A Fallowfield-based business has been hit with more than £2,000 worth of fines after a shop assistant was caught selling a knife to a 14 year old child in January 2019.
The teenager was a volunteer in a Home Office scheme in partnership with Manchester City Council which involved under-aged customers attempting to purchase knives to test stores’ adherence to the law which requires knives to not be sold to persons under the age of 18.
When the teenager told the seller he was only 14, the shop assistant replied “don’t tell anyone” and proceeded to sell the child a £2 utility knife.
Both the shop assistant and owner of Super Pound hardware store on Hart Road have been ordered to pay over £2,000 worth of fines for their failure to ensure knives were not being sold to minors at the store.
Speaking on the matter, Councillor Rabnawaz Akbar, Executive Member for Neighbourhoods said: “For the sake of £2, these men have a criminal record, and have racked up fines and costs running into the thousands of pounds. I hope this gets the message across that we are prepared to take decisive action to stop the flow of knives onto our streets, and ensure the safety of our communities.”
Between late 2017 and early 2019, 72 test purchases, similar to the one at Super Pound have been carried out in shops across Manchester. 12 of these stores were caught selling knives to minors resulting in four prosecutions, with £8,215 being collected in fines.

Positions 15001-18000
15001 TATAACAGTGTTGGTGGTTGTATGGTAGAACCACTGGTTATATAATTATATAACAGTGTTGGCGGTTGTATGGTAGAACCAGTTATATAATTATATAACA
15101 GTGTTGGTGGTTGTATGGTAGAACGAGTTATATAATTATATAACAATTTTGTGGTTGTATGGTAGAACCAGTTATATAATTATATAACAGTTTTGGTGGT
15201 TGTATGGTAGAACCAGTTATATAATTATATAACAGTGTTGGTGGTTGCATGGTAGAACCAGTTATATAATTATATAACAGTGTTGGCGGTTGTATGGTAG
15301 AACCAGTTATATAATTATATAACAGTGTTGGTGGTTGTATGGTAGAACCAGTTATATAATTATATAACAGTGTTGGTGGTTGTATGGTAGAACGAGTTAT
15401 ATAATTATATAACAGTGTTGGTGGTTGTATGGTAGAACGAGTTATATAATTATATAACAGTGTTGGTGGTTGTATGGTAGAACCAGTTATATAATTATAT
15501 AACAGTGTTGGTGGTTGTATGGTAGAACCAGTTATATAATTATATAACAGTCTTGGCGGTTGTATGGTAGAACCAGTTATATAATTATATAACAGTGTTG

Lord Toby Harris, Chair of National Trading Standards, stressed the responsibility of shop owners to prevent knives being sold to young people: “The law is clear – it’s illegal to sell a knife to a child. Our tests show that it’s still too easy for a child to buy a knife in store or online. These sentences show that selling knives to underage customers does not pay – retailers risk hefty fines for the sake of one-off sales. More importantly, we know that young people are getting involved in knife crime offences, and as such I urge all retailers to do more.”
Councillor Akbar added: “Getting knives out of the hands of young people is one of the most pressing issues of the times we are living in. A knife has the power to devastate families and communities. We have to continue our work to educate people on the consequences of using a knife, but also the consequences of selling a knife. The work that we have done over the past year will galvanise the efforts of the Council and our partners in the months to come.”
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